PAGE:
Patient reported symptom burden as a predictor of emergency department use and unplanned hospitalization in head and neck cancer: a longitudinal population based study
Noel C, Sutradhar R, Zhao H, Delibasic V, Forner D, Irish JC, Kim J, Husain Z, Mahar A, Karam I, Enepekides DJ, Chan KKW, Singh S, Hallet J, Coburn NG, Eskander A. J Clin Oncol. 2021; Jan 6 [Epub ahead of print]. DOI: https://doi.org/10.1200/JCO.20.01845
Purpose — To determine the association between patient-reported symptom burden and subsequent emergency department use and unplanned hospitalization (ED/Hosp) in a head and neck cancer (HNC) patient population.
Methods — This was a population-based study of patients diagnosed with HNC who had completed at least one outpatient Edmonton Symptom Assessment System (ESAS) assessment between January 2007 and March 2018 in Ontario, Canada. Logistic regression models were used to determine the relationship between outpatient ESAS scores and subsequent 14-day ED/Hosp use. A generalized estimating equation approach with an exchangeable correlation structure was incorporated to account for patient-level clustering.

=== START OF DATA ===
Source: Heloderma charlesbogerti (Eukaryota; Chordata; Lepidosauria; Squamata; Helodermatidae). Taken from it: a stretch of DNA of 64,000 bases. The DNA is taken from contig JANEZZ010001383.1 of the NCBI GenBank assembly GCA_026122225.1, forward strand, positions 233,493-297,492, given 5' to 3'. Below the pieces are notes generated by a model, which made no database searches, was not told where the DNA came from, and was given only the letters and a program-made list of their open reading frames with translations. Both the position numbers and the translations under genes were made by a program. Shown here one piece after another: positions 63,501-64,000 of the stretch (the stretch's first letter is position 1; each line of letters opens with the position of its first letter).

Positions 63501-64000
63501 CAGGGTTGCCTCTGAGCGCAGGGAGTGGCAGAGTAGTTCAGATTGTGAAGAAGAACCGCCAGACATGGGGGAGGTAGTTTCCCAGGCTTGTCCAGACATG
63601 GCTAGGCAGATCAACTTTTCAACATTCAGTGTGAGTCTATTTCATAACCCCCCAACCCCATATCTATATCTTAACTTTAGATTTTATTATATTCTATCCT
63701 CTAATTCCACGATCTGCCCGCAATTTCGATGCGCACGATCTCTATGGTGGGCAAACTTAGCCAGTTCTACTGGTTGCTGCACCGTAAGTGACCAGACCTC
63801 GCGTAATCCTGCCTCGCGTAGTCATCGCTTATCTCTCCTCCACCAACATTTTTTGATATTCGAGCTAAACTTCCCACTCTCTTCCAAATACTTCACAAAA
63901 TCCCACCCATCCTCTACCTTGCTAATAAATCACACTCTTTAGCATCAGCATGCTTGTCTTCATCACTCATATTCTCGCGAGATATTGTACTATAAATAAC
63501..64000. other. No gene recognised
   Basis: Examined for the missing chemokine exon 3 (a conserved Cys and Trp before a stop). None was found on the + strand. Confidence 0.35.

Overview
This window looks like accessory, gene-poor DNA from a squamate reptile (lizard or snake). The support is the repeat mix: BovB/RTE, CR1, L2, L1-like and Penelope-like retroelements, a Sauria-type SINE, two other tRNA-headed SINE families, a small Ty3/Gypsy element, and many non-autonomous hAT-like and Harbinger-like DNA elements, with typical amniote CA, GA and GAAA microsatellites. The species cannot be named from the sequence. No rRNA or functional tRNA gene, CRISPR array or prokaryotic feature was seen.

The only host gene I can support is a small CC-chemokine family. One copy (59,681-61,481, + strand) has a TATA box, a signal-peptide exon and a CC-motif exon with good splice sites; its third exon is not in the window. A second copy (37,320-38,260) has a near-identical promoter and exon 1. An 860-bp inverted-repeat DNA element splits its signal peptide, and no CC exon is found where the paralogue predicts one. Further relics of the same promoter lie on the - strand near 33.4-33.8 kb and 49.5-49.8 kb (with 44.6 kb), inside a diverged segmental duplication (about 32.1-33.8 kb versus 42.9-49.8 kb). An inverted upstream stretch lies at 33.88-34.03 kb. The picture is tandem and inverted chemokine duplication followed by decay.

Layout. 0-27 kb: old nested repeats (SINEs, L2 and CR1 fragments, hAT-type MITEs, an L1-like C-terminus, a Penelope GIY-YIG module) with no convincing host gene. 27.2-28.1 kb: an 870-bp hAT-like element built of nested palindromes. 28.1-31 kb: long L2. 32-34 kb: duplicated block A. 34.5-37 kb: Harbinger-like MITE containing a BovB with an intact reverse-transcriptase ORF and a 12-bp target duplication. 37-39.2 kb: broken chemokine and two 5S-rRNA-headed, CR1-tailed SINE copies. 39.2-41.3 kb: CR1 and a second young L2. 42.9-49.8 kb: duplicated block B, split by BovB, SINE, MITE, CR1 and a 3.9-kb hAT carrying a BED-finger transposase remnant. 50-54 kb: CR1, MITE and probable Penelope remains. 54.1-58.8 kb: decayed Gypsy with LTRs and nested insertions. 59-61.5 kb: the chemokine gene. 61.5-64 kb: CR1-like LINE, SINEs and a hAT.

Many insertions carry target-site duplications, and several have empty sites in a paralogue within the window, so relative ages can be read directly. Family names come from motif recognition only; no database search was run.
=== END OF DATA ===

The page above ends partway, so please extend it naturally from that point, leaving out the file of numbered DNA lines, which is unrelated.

Results — There were 11,761 patients identified, completing a total of 73,282 ESAS assessments and experiencing 5,203 ED/Hosp events. Six of the nine ESAS symptom scores were positively associated with ED/Hosp use, with pain, appetite, shortness of breath, and tiredness demonstrating the strongest associations. A global ESAS score was calculated by selecting the highest individual symptom score (h-ESAS). Among patients reporting a maximum h-ESAS score of 10, 15.1% had an ED/Hosp event within 14 days compared with 1.5% for those with the lowest possible score of zero. In adjusted analysis, the odds of ED/Hosp use increased with h-ESAS (1.23 per one-unit increase [95% CI, 1.22 to 1.25]). When treated as a categorical variable, patients with the maximum h-ESAS score of 10 had 9.23 (95% CI, 7.22 to 11.33) higher odds of ED/Hosp use, relative to the minimum score of zero.
Conclusion — ESAS scores are strongly associated with subsequent ED/Hosp events in patients with HNC. Clinician education around how ESAS data might inform patient care may enhance symptom detection and management.